Bullets and Bunkum:
The futility of 'Ballistic Fingerprinting'

John R. Lott Jr.

National Review
Nov. 11, 2002

In the wake of the Washington, D.C., sniper attacks, many are viewing ballistic fingerprinting as a magic crime-solving tool. According to the pro-gun-control Brady Campaign, such a system "would have solved [the sniper case] after the first shooting"; a Washington Post columnist calls it a "common-sense measure"; and many politicians are jumping on board, including New York Democratic senator Charles Schumer and Maryland Democratic gubernatorial nominee Kathleen Kennedy Townsend.

Unfortunately, the issue is not so simple: By draining resources away from other police activities and making it costly for law-abiding citizens to own guns, ballistic fingerprinting could end up actually increasing crime.

The physics of ballistic fingerprinting are straightforward. When a bullet travels through the barrel of a gun, the friction creates markings on the bullet. If the gun is new, imperfections in the way the barrel is drilled can produce different markings on the bullet; such imperfections are most noticeable in inexpensive guns. (This poses an irony for gun controllers, who push for laws that ban inexpensive guns.) In older guns, the bullets' friction through the barrel can cause more noticeable wear marks that help differentiate between guns. Many other factors influence the particular markings left on the bullets — for instance, how often the gun is cleaned and what brand of cartridge is used.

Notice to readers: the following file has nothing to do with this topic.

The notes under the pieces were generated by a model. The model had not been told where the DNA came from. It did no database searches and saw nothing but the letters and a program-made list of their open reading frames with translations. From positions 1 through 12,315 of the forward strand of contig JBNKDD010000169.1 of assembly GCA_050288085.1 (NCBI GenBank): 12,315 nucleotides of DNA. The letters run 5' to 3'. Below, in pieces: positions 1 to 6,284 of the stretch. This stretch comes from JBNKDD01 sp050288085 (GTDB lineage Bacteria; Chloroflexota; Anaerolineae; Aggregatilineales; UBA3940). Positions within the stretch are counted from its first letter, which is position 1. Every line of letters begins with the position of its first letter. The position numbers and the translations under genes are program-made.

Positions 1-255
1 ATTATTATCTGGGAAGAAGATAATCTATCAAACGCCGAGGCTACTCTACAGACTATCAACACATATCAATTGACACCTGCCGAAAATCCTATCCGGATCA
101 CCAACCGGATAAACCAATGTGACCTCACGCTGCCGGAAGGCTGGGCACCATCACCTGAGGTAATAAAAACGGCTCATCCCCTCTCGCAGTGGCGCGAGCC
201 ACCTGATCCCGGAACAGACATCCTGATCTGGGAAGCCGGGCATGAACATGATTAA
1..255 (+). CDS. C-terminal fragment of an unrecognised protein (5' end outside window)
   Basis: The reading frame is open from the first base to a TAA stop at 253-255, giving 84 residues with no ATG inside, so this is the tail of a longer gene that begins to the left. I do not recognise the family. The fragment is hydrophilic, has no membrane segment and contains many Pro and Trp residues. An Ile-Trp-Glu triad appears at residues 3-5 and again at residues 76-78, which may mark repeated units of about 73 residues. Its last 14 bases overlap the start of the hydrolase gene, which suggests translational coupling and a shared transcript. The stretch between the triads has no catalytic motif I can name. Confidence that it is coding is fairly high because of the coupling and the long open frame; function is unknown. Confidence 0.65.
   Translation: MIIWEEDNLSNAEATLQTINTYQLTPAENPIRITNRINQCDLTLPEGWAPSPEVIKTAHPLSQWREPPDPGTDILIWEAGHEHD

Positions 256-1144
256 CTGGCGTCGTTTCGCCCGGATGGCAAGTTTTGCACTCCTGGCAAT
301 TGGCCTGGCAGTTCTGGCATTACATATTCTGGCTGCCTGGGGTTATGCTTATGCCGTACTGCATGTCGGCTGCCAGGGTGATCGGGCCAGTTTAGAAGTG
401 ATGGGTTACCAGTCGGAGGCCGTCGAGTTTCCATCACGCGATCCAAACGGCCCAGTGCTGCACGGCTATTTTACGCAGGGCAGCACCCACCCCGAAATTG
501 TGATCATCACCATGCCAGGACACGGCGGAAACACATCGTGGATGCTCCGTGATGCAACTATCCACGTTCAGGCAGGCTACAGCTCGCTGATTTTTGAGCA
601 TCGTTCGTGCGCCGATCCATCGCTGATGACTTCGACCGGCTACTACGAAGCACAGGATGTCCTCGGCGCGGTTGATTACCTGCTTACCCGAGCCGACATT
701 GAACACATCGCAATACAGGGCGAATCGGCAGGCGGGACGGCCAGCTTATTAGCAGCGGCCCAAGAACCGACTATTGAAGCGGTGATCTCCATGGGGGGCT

Precisely because friction causes wear, a gun's ballistic fingerprint changes over time — making it drastically different from such forensic evidence as human fingerprints or DNA. The recording of a child's fingerprints or DNA still allows for identification much later in life; the same is not true of the bullet markings. A ballistic fingerprint is less like a human fingerprint than it is like the tread on a car tire.

Brand-new tires are essentially identical, so new-tire tracks at crime scenes leave investigators with pretty limited information. Unless there happens to be a particular imperfection, only the brand and model of the tire can be identified. Imprints on bullets are similar. When a bullet is fired from a new gun, investigators can typically identify only the type of ammunition and the type of gun.